The Day Trip

by Bruce Maples

We rose early in the morning,
    Met up at Starbucks, grabbed our coffee,
        And set out.

It was easy-going and fun –
    We laughed, kidded each other, told stories.
The road was wide, the hills were easy,
    Our backpacks light, the coffee hot.

But then, the fog came.

At first, it was so thin
    We didn’t notice it.
Then, as it got thicker,
    It became harder to see the path,
        And harder to see each other.

We tried to walk closer, call to each other,
    Even hold hands.
But the more we tried to act like all was okay,
    The thicker the fog became.

Then came the hills.

Steeper than before, longer than before,
    Climbing and climbing,
Breathing harder, working harder,
    The walk had become a slog.

One by one, my friends left me.

Some sat down by the road,
    Saying they had gone far enough.
Some kept going,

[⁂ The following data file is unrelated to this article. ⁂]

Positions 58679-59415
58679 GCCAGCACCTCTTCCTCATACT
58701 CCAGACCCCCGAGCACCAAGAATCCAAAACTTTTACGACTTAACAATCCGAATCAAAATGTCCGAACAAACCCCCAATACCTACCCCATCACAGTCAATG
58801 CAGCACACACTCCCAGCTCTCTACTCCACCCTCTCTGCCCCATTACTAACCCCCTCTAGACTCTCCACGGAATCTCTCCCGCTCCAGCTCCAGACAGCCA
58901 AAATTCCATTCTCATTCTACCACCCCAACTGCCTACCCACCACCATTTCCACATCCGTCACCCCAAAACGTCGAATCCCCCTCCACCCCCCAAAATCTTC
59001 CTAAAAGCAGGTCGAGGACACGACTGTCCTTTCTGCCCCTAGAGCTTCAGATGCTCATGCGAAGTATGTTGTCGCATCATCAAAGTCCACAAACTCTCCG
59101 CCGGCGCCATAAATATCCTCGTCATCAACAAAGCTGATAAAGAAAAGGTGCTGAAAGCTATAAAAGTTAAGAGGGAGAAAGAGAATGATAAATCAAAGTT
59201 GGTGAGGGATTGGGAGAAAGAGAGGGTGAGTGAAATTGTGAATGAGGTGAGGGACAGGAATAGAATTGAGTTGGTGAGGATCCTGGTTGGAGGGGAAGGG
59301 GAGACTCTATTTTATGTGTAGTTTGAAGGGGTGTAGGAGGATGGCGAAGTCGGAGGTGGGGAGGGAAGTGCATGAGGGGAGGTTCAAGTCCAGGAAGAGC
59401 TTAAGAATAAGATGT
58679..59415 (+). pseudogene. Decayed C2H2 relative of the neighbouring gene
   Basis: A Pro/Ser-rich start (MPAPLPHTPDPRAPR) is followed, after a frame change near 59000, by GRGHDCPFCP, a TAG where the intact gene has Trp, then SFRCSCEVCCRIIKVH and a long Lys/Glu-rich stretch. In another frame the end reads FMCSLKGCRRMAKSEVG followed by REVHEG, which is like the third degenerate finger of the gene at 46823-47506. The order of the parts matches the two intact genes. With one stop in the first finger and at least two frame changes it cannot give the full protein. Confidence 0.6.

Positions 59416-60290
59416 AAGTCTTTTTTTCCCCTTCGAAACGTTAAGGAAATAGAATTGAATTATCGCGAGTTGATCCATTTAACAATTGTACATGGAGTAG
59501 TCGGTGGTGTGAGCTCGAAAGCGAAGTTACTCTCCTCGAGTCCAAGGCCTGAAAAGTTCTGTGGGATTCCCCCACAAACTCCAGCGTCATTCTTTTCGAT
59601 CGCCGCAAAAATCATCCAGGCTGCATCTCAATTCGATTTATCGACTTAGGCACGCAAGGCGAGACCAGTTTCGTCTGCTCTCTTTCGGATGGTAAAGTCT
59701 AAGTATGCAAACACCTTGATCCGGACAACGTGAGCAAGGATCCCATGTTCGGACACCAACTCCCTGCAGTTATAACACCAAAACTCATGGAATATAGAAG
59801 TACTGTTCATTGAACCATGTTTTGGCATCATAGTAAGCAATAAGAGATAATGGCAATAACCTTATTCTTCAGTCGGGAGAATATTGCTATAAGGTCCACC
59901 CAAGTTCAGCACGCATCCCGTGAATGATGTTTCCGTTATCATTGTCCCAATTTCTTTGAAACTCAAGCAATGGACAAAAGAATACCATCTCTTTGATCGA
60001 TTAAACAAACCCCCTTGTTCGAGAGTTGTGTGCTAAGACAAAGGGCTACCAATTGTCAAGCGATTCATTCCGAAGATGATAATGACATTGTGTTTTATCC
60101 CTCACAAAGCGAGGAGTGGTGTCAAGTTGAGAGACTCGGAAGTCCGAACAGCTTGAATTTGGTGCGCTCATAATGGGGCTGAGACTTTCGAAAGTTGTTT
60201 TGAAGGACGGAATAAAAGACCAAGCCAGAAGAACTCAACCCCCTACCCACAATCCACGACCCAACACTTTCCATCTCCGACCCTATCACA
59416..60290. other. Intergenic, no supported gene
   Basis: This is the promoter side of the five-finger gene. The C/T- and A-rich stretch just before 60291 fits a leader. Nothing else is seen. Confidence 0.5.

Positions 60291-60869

But we lost contact in the fog.

I was alone, unable to see or hear,
    Carrying a heavy load,
        Climbing a never-ending hill.

And then – a voice.
In my head? In the fog? I couldn’t tell.

“What do you want?” it asked.

Make the fog go away.
    “I can’t do that,” it said.

Make the hills level out.
    “I can’t do that.”

Make my load lighter.
    There was a pause, then …
        “I could do that, but I’m not going to.”

I considered that for a long time, in silence, as I struggled on.

Finally I said, Then I have one last request.
    “What’s that?”

Walk with me.

“I can do that.”

The voice became a presence
And the presence became a person

And as we walked on together

The fog seemed to clear,
    The hills seemed to level,
        The load seemed to lighten.

But perhaps,

They all stayed the same, and it was I who changed

The more I listened for the voice
    And walked in the presence.

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